15 April 2003, Rome -- Outbreaks of animal diseases threaten food security and risk crippling the recovery of Afghanistan's fragile rural sector, FAO warned as it appealed for funds for essential veterinary services.

FAO is appealing for a total of $6.89 million over a period of five years to fund projects to help the Afghan government monitor and prevent outbreaks of diseases in cattle, sheep, goats and poultry and to support veterinary field clinics providing vaccinations and treatments.

"In Afghanistan, after the war and the drought, the rains have finally arrived and people are just beginning to rebuild their livelihoods and their herds," said David Ward, a Veterinary expert from the Organization's Animal Health Service. "But funds for vital veterinary services have dried up at a time when both farmers and the government need support," he added.

Private veterinarians need business loans to buy medicines and vaccines to sell to farmers and the government needs training in order to deliver public services such as disease control and prevention, FAO said.

"The government simply has no resources to dedicate to animal health, quality control and safety," Ward explained. "It was a role that, up until now, had been played by FAO but we would like to help the Afghan government to provide these much-needed public services and strengthen its abilities to prevent and deal with potentially devastating disease outbreaks."

"Cattle plague" risk

A global programme to eradicate rinderpest - also known as "cattle plague" - has been successful in Asia and there is now growing confidence that the virus has been defeated there.

But livestock move freely across borders and carry with them the risk of outbreaks. Therefore, vigilance against a resurgence of rinderpest must be maintained until its absence is proven unequivocally. Such a resurgence would put the whole of Central Asia at risk.

Afghanistan is part of the way through a five-year disease eradication process. A lack of funds will prevent the country completing this process and declaring itself disease-free.

FAO said some $2 million of the total appeal is needed for an immediate project to bolster government monitoring of transboundary animal diseases at livestock markets and along borders and to respond to possible outbreaks.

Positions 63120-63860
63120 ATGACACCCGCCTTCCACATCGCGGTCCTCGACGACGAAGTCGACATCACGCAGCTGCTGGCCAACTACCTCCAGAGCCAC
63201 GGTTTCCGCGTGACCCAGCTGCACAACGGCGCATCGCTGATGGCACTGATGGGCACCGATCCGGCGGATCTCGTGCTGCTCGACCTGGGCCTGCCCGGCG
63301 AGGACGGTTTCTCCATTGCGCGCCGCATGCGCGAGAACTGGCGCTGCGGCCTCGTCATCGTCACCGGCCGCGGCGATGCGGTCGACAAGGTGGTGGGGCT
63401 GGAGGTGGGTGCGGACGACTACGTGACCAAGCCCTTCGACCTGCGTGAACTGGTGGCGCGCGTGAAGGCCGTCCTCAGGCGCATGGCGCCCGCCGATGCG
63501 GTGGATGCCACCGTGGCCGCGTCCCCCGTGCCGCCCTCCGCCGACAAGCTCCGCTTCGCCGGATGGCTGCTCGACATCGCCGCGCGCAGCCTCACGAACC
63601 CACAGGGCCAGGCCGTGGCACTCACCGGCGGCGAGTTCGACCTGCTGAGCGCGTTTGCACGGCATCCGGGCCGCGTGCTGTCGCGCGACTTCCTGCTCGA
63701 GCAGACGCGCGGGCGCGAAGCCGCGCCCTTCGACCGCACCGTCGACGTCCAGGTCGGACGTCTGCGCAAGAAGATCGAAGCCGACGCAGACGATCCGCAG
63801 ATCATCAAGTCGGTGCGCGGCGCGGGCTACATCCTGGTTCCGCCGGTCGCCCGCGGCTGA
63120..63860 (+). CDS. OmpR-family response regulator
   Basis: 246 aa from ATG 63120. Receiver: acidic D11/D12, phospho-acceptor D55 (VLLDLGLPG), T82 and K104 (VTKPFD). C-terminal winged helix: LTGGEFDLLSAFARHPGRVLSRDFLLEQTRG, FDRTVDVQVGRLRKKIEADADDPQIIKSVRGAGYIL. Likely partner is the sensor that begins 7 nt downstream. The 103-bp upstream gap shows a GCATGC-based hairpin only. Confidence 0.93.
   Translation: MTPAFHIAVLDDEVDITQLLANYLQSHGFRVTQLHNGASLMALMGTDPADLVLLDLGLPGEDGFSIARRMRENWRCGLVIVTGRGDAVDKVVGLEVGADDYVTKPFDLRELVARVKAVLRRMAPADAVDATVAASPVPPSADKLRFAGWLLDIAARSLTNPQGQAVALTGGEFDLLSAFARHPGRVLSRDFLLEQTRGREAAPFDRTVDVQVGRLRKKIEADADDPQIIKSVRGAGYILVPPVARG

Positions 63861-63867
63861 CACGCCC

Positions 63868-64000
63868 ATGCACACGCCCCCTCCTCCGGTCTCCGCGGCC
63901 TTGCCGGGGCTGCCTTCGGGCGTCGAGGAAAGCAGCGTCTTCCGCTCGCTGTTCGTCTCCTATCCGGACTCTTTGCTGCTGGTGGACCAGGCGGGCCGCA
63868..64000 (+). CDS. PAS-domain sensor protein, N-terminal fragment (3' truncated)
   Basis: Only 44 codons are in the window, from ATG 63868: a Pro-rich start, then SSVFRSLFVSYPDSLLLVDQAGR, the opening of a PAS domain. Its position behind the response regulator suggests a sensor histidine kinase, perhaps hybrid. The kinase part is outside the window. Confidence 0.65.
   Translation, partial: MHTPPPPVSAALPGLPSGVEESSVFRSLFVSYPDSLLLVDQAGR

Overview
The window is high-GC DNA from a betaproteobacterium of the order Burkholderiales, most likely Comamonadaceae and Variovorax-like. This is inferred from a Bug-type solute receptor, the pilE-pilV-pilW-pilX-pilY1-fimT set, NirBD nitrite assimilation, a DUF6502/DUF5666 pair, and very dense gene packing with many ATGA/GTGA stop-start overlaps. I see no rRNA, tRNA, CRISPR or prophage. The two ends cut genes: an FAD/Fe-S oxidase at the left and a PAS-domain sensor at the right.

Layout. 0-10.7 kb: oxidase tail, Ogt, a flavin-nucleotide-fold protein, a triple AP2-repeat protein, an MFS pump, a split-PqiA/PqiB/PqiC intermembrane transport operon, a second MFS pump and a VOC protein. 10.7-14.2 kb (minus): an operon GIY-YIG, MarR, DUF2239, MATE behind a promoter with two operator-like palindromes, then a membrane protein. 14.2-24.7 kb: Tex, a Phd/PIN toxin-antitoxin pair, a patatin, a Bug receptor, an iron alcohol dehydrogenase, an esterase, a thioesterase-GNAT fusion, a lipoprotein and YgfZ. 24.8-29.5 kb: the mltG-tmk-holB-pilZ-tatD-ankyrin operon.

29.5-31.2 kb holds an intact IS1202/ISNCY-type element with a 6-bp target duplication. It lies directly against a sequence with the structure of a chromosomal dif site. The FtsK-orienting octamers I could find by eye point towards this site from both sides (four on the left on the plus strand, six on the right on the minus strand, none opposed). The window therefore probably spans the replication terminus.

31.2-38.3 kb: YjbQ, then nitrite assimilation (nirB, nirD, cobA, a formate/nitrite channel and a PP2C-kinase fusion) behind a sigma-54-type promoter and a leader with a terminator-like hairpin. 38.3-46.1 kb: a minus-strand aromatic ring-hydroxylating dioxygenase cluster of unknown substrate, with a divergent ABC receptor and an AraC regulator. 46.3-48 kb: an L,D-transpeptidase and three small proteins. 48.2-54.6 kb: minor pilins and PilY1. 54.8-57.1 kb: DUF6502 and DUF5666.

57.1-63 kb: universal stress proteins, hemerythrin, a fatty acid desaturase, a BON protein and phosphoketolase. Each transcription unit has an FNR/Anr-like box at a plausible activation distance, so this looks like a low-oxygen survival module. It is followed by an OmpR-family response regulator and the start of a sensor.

Risk of foot-and-mouth disease

On a national scale, an outbreak of foot-and-mouth disease (FMD) would debilitate cattle which plough wheat fields in the "breadbaskets" of Western and Northern Afghanistan and till soil in irrigated valleys, seriously threatening food security.

"FMD spreads through contact between animals - for example at markets. The sick animals have sores on their feet and in their mouth so they can't drag a plough. Having a sick animal can cause a food crisis in the family," Ward explained.

Most Afghani farming households depend on cattle - usually a single ox - to plough their wheat fields at planting time. A handful of sheep or goats, perhaps six or seven, represent a household's savings and the offspring and animals' products are sold to raise cash in an emergency. Northern sheep raisers and nomadic tribes have herds of up to 300 sheep which they depend upon for skins, wool and milk.

Outbreaks of FMD, which affects cattle, and peste des petits ruminants (PPR), which affects goats and sheep, would therefore hit both the households' immediate source of food and its medium-term source of emergency funds.

FAO plans to offer capacity-building support to over 200 local private veterinary field clinics, based throughout the country, which have been delivering veterinary treatments, de-worming against parasites and vaccinations on a fee-based basis for the past 10 years.

The field clinics cover 70 percent of the country and reach some 90 percent of livestock. FAO estimates that one third of all livestock have been vaccinated, at the owner's expense, against common diseases each year.

FAO's funds would also be spent on training local and national authorities so they can deliver public services such as disease control and prevention. It would include refresher education, computer and language training and telephone and internet connections.

Contact:
Erwin Northoff
Information Officer, FAO
erwin.northoff@fao.org
(+39) 06 570 53105